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A Peek into Impact Investing for Foundations

Stephanie Cohn Rupp was panelist and speaker at the National Forum on Family Philanthropy. She talked about impact investing and generational differences in family foundations, and mission investing. Prior to the event she was interviewed by the National Center for Family Philanthropy on her thoughts on these topics.

1. Why are more family foundations committing a significant share of their assets to impact investing?

We are seeing more family foundations committing their assets (both endowment and “payout”) to impact investing, regardless of asset size. The reasons are multiple and depend on the family, but we are starting to notice some trends.

First, we find that multi-generation families are being increasingly influenced by Millennials who are now working and are actively investing adults – who wish to align their endowment with their values.

The second trend we notice is that asset owners are sharing best practices more and more – through NCFP, through Confluence, Toniic, Mission Investors Exchange and other networks. Talking about your portfolio in public is no longer a taboo – and families already doing impact investing are readily sharing their experiences with other families. In some cases, like with KL Felicitas Foundation (a family foundation), the portfolios are completely shared publicly online and that has encouraged other foundations to do the same. These foundations are showing that it is completely feasible to avoid the “cognitive dissonance” that occurs when a foundation attempts to further its mission with only 5% of its assets and does not “activate” the lion share 95%.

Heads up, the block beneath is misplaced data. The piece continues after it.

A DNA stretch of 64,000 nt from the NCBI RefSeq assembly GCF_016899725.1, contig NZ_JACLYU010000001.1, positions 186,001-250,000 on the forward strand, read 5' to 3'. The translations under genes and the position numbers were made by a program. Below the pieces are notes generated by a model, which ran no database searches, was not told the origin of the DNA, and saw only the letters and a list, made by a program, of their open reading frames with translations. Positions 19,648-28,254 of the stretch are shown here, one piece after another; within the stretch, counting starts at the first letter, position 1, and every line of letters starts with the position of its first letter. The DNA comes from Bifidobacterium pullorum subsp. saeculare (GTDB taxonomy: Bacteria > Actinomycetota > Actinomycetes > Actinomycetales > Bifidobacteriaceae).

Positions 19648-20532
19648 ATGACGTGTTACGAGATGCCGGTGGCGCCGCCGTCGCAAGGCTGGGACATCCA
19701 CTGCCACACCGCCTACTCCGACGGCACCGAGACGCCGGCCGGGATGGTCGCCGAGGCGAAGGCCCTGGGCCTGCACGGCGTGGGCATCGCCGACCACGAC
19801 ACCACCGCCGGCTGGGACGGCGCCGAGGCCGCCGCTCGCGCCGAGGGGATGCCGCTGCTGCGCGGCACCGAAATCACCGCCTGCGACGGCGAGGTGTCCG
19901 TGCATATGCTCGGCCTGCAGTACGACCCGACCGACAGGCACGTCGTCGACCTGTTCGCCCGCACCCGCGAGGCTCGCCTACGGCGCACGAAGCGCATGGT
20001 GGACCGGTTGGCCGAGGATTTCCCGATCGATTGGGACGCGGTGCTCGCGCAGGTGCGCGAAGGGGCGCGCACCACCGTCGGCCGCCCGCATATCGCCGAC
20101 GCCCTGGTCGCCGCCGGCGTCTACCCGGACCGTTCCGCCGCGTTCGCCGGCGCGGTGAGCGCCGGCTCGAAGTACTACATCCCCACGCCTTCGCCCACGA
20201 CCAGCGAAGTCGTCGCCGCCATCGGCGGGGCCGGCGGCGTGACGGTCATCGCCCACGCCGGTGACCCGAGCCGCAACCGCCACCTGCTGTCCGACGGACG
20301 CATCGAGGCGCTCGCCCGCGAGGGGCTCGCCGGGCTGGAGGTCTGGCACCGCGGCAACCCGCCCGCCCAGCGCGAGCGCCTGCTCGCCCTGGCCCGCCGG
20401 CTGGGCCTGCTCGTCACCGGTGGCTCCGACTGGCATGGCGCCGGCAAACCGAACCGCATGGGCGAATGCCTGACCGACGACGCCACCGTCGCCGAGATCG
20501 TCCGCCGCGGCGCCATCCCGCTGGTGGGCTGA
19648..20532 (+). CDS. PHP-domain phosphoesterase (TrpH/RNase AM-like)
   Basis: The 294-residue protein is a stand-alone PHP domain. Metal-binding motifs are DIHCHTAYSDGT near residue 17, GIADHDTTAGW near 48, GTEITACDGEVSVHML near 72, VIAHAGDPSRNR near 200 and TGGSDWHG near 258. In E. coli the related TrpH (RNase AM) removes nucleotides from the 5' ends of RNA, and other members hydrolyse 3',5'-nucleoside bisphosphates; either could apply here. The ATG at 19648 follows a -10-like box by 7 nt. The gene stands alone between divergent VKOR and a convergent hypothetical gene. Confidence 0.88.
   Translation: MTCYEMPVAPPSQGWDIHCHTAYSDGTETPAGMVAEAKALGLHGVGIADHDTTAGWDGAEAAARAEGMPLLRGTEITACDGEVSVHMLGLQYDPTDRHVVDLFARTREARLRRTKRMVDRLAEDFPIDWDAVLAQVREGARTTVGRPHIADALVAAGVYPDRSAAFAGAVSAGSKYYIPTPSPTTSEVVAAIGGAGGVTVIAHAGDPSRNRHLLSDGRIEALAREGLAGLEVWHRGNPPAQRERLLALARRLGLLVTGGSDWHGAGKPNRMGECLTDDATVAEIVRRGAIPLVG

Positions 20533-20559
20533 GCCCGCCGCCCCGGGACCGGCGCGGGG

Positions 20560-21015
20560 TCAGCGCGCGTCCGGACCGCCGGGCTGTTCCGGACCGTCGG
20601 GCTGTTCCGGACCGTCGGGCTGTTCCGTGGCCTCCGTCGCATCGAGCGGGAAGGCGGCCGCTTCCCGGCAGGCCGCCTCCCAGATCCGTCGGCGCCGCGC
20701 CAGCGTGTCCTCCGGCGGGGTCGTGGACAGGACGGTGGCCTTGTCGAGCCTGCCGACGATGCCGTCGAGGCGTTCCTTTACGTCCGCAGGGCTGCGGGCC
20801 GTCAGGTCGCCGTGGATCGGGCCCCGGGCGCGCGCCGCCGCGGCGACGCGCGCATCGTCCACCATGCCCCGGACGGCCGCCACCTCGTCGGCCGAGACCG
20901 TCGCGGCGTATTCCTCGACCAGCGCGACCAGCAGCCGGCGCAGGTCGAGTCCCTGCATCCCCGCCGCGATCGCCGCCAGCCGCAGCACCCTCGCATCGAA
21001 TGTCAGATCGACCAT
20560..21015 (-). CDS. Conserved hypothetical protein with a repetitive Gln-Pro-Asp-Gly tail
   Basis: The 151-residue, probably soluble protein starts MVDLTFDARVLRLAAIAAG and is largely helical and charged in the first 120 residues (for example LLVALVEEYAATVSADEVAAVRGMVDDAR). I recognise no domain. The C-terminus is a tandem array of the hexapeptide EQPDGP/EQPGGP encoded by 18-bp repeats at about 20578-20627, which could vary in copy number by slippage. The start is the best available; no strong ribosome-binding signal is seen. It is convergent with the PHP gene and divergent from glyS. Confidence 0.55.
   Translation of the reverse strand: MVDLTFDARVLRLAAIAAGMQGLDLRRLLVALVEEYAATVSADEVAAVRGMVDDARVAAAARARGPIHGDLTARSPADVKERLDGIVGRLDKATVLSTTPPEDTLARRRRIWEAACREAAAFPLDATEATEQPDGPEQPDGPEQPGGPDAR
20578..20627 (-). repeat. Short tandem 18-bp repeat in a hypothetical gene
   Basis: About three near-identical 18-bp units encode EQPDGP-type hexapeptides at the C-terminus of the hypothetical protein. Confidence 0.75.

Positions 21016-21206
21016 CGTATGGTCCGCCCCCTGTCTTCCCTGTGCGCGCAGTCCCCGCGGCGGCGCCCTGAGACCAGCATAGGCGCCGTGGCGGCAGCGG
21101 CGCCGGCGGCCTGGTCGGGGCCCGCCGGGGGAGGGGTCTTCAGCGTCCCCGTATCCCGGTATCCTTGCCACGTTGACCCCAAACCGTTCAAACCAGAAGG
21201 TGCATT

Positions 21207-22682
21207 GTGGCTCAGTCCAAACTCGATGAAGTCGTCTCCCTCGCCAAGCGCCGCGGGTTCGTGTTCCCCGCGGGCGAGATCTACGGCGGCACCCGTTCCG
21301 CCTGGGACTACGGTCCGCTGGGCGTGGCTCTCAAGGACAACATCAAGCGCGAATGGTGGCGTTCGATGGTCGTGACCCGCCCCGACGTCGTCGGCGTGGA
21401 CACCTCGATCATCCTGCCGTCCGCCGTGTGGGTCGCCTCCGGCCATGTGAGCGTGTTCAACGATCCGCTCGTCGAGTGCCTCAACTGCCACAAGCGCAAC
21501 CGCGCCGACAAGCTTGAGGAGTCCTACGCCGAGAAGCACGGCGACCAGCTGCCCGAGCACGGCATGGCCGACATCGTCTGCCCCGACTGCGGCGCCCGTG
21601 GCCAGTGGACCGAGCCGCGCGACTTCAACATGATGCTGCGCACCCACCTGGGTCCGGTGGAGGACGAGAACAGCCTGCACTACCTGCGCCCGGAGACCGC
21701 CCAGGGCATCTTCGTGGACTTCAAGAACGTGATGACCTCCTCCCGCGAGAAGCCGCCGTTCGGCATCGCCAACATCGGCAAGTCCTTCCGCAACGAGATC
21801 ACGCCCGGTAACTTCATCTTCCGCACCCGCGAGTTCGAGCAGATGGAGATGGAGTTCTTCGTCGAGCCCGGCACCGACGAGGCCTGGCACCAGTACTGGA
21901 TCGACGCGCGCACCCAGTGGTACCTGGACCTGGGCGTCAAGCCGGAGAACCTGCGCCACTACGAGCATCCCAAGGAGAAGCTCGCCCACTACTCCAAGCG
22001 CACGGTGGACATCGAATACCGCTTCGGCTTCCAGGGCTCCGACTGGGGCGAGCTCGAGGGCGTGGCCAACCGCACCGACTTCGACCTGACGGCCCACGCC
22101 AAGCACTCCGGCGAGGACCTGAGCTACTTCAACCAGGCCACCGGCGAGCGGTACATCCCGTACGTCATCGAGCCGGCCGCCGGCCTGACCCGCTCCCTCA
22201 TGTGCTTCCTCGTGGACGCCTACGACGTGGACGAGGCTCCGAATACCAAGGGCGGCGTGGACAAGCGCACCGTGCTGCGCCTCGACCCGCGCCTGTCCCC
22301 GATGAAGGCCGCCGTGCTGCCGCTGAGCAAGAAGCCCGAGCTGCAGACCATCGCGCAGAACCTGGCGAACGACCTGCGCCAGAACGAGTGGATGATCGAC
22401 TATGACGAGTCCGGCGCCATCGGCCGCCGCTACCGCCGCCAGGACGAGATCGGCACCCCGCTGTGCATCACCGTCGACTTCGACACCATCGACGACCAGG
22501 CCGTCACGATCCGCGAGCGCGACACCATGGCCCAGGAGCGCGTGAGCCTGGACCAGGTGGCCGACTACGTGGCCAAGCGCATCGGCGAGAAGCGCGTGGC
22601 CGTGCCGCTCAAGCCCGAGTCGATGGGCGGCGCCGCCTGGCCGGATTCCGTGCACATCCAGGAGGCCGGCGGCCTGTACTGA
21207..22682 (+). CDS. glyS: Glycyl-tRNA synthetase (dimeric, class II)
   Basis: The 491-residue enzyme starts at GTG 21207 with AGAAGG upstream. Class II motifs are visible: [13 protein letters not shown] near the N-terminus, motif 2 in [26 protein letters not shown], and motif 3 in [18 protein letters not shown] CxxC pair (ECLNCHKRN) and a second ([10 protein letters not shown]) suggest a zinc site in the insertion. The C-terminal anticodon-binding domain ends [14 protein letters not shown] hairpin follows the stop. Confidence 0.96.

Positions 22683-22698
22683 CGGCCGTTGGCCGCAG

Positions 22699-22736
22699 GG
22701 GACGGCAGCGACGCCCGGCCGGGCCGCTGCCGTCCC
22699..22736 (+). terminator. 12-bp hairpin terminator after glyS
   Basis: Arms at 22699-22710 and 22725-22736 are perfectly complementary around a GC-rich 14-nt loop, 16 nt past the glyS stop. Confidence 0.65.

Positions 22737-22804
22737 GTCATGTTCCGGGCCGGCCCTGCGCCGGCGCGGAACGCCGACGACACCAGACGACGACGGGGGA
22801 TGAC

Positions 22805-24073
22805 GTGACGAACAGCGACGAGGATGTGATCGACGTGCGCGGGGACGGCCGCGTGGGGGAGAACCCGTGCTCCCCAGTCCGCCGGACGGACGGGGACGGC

A third and very important factor is that investment advisors and fund managers have more sustainable and values-aligned investment products to offer their clients – which are not concessionary. Fiduciaries and trustees of these foundations have realized that an endowment can be mission aligned without having to necessarily give up on your financial goals, including if your goal is growth in perpetuity.

And lastly, I believe that the mega-trends such as climate change and increased wealth disparity are such that families are looking to leverage all their assets: financial, human and intellectual to try to address and promote the systemic changes we are facing.

We still have a long way to go to ensure that most family foundation endowments are values-aligned with their respective missions. We need more advisors to offer these services, and more trustees to get on board – as anxiety around financial returns still is the reality for many foundation trustees. Slowly but surely, this is changing.

Continue reading the interview here.

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